Jimmy McNamara: Exactly. And, you know, they're spending a lot of time developing. They're using the features of the external cloud to provide a _____ of automation around the tools and we're providing capabilities so that we can scale the stuff, you know, leverage the Elastic Compute. We're providing capabilities where we can look to actually observe the system and predict problems and intervene – intervene –
Brian Dawson: _____ _____ want to talk more about that, more – intervene before a problem.
Jimmy McNamara: Exactly, yeah, so there's – you know, there's limits and things like that. We can see and we can trigger recovery prior to the problem.
Brian Dawson: So let me – so I want to revisit that but I'm gonna pivot just a bit – well, not pivot. I want to kind of get to this philosophy of sort of standardization, connecting the different business units, and ask pretty poignantly do you foresee a time when you are able to just deploy a single commercial solution and a single set of tools for your entire organization? Is that realistic, practical?
Jimmy McNamara: Yeah, so I think the way I would look at that is you must meet the needs of the business. So it's about actually providing – you know, historically certainly in the area I manage, Fidelity operated where each of the business units owned their own tooling, right?
Brian Dawson: Right.
Jimmy McNamara: And that was done for a particular reason, you know, in the business, that it provided completely autonomy and ownership for those guys. So that business reason is still valid, right?
Brian Dawson: Okay, right.
Jimmy McNamara: So as part of a strategy to centralize ownership, you centralize the platforms but you must respect the needs of the business. So you have to provide capabilities so that there's a standard kind of core developer experience, but then you build in extensibility –
Brian Dawson: To meet their need and empower them –
Jimmy McNamara: Exactly, yeah. And, you know, you provide capabilities. And it depends on which capability you're talking about, but you provide levels of administration and access by the business units to do what they need, depending on what you want and what needs of the business. You know, you may go to a point where you kind of – teams manage their stuff themselves based on us kind of providing an image of something and _____ _____ _____.
Brian Dawson: Right, yes.
Jimmy McNamara: So it's really about, you know, enabling autonomous teams and enabling the business to go as fast as possible, and also –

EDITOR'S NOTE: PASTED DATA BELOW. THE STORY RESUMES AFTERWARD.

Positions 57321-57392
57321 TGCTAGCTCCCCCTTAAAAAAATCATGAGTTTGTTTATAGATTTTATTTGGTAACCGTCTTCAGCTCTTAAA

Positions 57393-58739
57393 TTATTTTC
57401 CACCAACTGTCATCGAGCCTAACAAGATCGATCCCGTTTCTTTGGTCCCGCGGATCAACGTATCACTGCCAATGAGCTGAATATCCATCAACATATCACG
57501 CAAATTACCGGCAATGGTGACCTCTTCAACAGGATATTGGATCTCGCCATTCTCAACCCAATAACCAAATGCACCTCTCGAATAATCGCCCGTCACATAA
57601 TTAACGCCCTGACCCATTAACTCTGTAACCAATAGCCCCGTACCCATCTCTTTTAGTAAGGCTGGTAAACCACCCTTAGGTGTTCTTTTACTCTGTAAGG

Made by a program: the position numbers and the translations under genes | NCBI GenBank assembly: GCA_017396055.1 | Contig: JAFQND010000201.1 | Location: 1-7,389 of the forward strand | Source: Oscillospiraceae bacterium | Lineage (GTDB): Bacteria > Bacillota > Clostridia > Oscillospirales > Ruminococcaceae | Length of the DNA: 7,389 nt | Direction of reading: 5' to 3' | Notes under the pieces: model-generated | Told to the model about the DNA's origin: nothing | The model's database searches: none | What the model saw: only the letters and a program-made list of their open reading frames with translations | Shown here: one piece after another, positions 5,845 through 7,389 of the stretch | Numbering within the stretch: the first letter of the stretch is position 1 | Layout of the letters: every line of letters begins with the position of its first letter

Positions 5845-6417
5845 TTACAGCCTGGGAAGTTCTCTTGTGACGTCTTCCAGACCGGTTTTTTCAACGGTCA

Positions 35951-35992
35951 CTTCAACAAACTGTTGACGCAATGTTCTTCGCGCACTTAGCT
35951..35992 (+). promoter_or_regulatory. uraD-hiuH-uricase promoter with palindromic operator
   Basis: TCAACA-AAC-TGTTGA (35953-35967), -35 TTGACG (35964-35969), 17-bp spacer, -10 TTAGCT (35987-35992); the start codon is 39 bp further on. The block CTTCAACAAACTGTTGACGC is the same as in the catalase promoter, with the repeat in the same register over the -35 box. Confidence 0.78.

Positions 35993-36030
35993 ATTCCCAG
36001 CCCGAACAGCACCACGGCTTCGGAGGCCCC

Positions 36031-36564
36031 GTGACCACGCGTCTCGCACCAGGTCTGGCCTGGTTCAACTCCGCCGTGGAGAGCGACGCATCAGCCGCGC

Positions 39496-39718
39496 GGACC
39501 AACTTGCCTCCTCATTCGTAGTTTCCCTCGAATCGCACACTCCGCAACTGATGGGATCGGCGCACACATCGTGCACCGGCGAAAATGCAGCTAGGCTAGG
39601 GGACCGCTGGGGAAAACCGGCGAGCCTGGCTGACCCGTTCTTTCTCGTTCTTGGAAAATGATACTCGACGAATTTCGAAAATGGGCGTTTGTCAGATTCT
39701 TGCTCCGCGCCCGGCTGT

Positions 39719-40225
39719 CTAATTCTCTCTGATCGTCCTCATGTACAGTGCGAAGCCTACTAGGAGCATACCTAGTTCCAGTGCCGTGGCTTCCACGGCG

Brian Dawson: Right, but with a level of shared visibility, shared governance, so compliance is critical and –
Jimmy McNamara: Yeah. Security compliance is absolutely huge. So everything we do is monitored and controlled and we provide strong layers of APIs to kind of meet those compliance and security needs. You know, it's a balance. It's that balance between providing the capabilities for the developers to go fast but do it in a safe and secure manner.
Brian Dawson: Right, right, right. Yeah, I love that. Yeah, you want to go fast – what you want to be able to do is innovate rapidly yet safely and securely or empower rapid innovation safely and securely.
Jimmy McNamara: Absolutely, and some of the benefits to having a central organization manage this is that you – that central organization can help join the dots across the organization, and we do a lot of work in terms of _____ _____ practice, skills, and working groups where we sit down and we share learnings. We share stuff we've done. And folks do a lot of work _____ their InnerSource capabilities and –
Brian Dawson: That's awesome. And I assume you don't always have to be – your team does not always have to be the experts in these things.
Jimmy McNamara: Absolutely not.
Brian Dawson: Part of it is facilitating a culture of knowledge sharing and collaboration, is that –
Jimmy McNamara: Yep, absolutely, yeah. And you know, some of what I talked about in my session in the DevOps World this week was about what we've done, and it's much work that the businesses have done in partnership with us as our own work. So it's – you know, at the end of the day it's about, you know, we're here to support the business to develop capabilities, so, you know, it's very important we –
Brian Dawson: So this is important and I'll just – so there's a couple of things. We probably said the word business in this interview more than last year I would have said in an entire month. I probably had conversations where we use the word business at this show this week, you know, more than maybe I did all of last year. I'm gonna want to click into that, but before we do I'm just gonna give you the roadmap. I'm curious about what scale are we talking. So you've talked about multiple teams, capabilities. In terms of quantifiable numbers, how many development teams, applications, and/or developers are you working with/
Jimmy McNamara: Yeah, so numbers-wise across our capabilities, you know, for _____ collaboration platforms we have up to 25,000 people using the system. We've got 11,000 developers –
Brian Dawson: Wow.
Jimmy McNamara: Who check into our source code management systems on a monthly basis. We've 150,000 active builds in our CI/CD platforms.
Brian Dawson: Wow.